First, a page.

AWS - Deploying Your First Spring Boot App

This article is about getting a Spring Boot application into production on AWS. So to achieve this goal, we will need to have Docker installed, and created accounts at hub.docker.com and aws.amazon.com/console.

At first, we’ll create a simple Docker image from a Hello World application. It is based on a simple Spring Boot application that prints Hello Docker World when we visit /hello endpoint. We can get fresh Spring Boot web project from https://start.spring.io/ and paste this code:

import org.springframework.boot.SpringApplication;
import org.springframework.boot.autoconfigure.SpringBootApplication;
import org.springframework.web.bind.annotation.RequestMapping;
import org.springframework.web.bind.annotation.RestController;

@SpringBootApplication
@RestController
public class Application {
  @RequestMapping("/hello")
  public String hello() {
    return "Hello Docker World";
  }
  public static void main(String[] args) {
    SpringApplication.run(Application.class, args);
  }
}

Next, we will build a Docker image based on Java 11 using this Dockerfile:

FROM adoptopenjdk/openjdk11:ubi
ARG JAR_FILE=target/*.jar
COPY ${JAR_FILE} app.jar
ENTRYPOINT ["java","-jar","/app.jar"]

It is very simple, and all we need to run a Spring Boot app with no frills: just Java and a JAR file.

We can build and the image with the following command: docker build -t atech/aws-spring-boot-docker . To check if everything worked out, we can run docker images | grep atech/aws-spring-boot-docker.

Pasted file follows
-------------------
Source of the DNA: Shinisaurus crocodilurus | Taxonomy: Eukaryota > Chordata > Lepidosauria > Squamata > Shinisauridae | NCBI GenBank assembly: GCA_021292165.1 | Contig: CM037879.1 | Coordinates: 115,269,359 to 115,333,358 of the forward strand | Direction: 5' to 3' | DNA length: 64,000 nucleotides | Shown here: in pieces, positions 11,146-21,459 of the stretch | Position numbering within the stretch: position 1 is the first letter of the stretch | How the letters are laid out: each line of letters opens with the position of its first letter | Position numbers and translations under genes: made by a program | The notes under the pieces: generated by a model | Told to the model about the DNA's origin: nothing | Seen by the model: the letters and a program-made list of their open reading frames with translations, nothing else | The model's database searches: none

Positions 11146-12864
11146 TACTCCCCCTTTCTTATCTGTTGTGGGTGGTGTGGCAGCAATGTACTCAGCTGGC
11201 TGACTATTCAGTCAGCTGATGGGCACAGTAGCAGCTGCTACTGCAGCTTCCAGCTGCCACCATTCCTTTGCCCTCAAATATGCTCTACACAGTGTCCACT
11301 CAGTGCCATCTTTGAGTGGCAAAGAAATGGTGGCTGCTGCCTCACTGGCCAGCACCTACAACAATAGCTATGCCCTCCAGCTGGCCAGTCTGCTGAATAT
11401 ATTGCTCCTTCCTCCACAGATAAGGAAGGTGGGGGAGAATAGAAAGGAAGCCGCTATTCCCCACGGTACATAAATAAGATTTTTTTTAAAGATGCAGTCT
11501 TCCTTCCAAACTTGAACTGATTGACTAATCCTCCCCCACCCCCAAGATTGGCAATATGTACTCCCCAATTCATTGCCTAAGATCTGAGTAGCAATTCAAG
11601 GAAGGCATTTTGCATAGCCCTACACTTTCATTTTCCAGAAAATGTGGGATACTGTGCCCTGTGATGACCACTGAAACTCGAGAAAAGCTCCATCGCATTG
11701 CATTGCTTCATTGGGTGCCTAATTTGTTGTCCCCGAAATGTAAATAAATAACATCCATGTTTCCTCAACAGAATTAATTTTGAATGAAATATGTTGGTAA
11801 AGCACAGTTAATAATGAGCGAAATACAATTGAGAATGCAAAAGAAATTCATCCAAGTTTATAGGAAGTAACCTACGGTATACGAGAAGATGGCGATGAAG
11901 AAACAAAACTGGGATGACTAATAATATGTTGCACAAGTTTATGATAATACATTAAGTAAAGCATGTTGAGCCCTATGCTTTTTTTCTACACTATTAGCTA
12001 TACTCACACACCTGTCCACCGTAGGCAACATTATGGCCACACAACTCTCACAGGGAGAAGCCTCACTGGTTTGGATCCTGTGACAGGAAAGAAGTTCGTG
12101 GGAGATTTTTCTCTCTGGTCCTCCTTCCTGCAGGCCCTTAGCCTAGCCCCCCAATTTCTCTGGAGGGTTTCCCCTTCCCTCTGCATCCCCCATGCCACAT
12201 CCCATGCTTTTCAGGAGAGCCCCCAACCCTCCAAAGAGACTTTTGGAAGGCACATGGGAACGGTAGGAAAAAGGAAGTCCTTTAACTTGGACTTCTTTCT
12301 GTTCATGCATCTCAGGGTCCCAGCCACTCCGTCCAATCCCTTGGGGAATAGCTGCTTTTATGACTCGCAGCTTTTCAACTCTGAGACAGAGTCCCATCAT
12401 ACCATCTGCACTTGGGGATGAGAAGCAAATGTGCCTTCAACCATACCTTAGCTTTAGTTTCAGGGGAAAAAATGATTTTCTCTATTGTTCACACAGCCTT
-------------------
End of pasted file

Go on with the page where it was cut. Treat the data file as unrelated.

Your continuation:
Let’s check if the Docker image we just built actually works: docker run -p 8081:8080 atech/aws-spring-boot-docker.

Note that without specifying the port mapping, Docker won’t expose a port on which we can access the application.

Once started, we can open http://localhost:8081/hello in a browser tab and should see Hello Docker World text.

To deploy a Docker image to AWS, AWS needs to pull the image from the Docker registry. So, let’s publish our image to hub.docker.com which is Docker registry.

We can publish either from the UI or the CLI. For both cases, we need a Docker Hub Account and being logged in. From the CLI, we can login using this command: docker login registry-1.docker.io. Next, we can push the Docker image to the registry by using this command: docker push atech/aws-spring-boot-docker.

For AWS, we will deploy a container via the web based wizard as it is a manual process and cannot be automated. To get started, let’s open the ECS start page and click on the Get started button.

The link shows a page called Getting Started with Amazon Elastic Container Service (Amazon ECS) using Fargate and with four steps:

When all steps are completed, hit the view service button. The summary page shows a whole bunch of information about the status of the service we have just started.

Go to task tab, and click on the task name to see the details. You’ll see ENI Id link. ENI means Elastic Network Interface and will lead us to the public URL of the container. Scroll to the right where we can see Public IPv4 address. Copy that address and add :8080/hello. If you followed all the steps as described, I am sure you’ll see Hello Docker World! Congrats. We’ve just deployed our first Docker container to AWS!

To avoid billing problems, don’t forget to delete the cluster.